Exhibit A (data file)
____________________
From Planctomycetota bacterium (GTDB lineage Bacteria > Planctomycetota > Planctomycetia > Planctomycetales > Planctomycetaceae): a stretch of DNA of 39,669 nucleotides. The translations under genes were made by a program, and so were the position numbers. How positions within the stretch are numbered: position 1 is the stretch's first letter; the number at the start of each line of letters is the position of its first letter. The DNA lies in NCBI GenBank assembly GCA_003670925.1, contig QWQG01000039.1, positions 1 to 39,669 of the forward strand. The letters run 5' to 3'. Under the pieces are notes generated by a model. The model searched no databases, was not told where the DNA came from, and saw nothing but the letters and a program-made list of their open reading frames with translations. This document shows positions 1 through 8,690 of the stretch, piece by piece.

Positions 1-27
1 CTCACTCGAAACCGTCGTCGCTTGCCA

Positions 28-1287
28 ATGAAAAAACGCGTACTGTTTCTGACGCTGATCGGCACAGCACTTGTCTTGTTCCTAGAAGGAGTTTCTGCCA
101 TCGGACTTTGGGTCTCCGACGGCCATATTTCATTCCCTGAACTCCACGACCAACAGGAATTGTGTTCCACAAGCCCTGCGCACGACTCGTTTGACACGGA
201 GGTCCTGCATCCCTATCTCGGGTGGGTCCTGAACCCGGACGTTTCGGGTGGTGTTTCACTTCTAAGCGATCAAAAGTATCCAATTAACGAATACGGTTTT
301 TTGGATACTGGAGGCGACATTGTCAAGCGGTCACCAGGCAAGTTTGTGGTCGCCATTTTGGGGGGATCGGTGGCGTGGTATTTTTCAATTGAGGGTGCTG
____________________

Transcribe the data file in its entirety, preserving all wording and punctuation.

From Planctomycetota bacterium (GTDB lineage Bacteria > Planctomycetota > Planctomycetia > Planctomycetales > Planctomycetaceae): a stretch of DNA of 39,669 nucleotides. The translations under genes were made by a program, and so were the position numbers. How positions within the stretch are numbered: position 1 is the stretch's first letter; the number at the start of each line of letters is the position of its first letter. The DNA lies in NCBI GenBank assembly GCA_003670925.1, contig QWQG01000039.1, positions 1 to 39,669 of the forward strand. The letters run 5' to 3'. Under the pieces are notes generated by a model. The model searched no databases, was not told where the DNA came from, and saw nothing but the letters and a program-made list of their open reading frames with translations. This document shows positions 1 through 8,690 of the stretch, piece by piece.

Positions 1-27
1 CTCACTCGAAACCGTCGTCGCTTGCCA

Positions 28-1287
28 ATGAAAAAACGCGTACTGTTTCTGACGCTGATCGGCACAGCACTTGTCTTGTTCCTAGAAGGAGTTTCTGCCA
101 TCGGACTTTGGGTCTCCGACGGCCATATTTCATTCCCTGAACTCCACGACCAACAGGAATTGTGTTCCACAAGCCCTGCGCACGACTCGTTTGACACGGA
201 GGTCCTGCATCCCTATCTCGGGTGGGTCCTGAACCCGGACGTTTCGGGTGGTGTTTCACTTCTAAGCGATCAAAAGTATCCAATTAACGAATACGGTTTT
301 TTGGATACTGGAGGCGACATTGTCAAGCGGTCACCAGGCAAGTTTGTGGTCGCCATTTTGGGGGGATCGGTGGCGTGGTATTTTTCAATTGAGGGTGCTG